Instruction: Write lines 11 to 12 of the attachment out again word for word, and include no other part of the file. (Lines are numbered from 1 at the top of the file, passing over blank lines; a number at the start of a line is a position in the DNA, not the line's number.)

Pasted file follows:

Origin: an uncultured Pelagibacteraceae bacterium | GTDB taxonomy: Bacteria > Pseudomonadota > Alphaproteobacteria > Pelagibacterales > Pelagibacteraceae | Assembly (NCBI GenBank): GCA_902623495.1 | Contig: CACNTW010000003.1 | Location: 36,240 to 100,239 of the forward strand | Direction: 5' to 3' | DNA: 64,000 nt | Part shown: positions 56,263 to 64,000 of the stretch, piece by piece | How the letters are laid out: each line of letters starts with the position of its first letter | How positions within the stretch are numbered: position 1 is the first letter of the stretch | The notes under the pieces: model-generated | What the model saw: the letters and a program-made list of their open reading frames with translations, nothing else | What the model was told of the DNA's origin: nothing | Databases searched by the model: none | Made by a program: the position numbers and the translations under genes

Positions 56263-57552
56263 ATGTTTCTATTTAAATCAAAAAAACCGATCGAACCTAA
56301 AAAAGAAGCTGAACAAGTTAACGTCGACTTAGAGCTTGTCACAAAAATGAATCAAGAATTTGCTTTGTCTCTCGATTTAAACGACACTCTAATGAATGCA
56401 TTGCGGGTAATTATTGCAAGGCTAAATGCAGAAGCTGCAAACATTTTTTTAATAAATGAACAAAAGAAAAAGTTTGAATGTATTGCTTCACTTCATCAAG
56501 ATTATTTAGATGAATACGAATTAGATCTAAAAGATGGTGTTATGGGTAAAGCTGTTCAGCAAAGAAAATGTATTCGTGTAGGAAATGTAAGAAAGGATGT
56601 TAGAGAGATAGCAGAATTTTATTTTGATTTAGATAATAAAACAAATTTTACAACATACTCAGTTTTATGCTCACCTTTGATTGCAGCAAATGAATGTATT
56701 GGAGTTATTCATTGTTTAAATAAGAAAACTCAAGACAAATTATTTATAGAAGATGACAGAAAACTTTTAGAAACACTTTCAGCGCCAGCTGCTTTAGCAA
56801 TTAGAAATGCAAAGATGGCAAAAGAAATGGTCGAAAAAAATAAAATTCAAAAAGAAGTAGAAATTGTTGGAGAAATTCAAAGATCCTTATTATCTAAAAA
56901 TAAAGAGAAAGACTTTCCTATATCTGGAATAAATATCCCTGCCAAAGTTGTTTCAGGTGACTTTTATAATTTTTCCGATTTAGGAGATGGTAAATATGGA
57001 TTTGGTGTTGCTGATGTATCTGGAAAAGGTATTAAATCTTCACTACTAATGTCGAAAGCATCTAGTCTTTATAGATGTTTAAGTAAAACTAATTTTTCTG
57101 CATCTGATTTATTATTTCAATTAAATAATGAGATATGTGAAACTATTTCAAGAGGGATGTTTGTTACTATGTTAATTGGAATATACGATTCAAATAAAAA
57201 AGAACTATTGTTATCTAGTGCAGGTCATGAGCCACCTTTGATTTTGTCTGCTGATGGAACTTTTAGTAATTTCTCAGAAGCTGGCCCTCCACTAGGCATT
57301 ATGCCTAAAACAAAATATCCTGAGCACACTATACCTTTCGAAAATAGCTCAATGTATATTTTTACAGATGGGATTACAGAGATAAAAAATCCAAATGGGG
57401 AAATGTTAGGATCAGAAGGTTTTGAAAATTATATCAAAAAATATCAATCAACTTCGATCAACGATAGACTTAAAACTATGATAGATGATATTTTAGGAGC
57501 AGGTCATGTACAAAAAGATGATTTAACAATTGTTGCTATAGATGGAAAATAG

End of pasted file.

57001 TTTGGTGTTGCTGATGTATCTGGAAAAGGTATTAAATCTTCACTACTAATGTCGAAAGCATCTAGTCTTTATAGATGTTTAAGTAAAACTAATTTTTCTG
57101 CATCTGATTTATTATTTCAATTAAATAATGAGATATGTGAAACTATTTCAAGAGGGATGTTTGTTACTATGTTAATTGGAATATACGATTCAAATAAAAA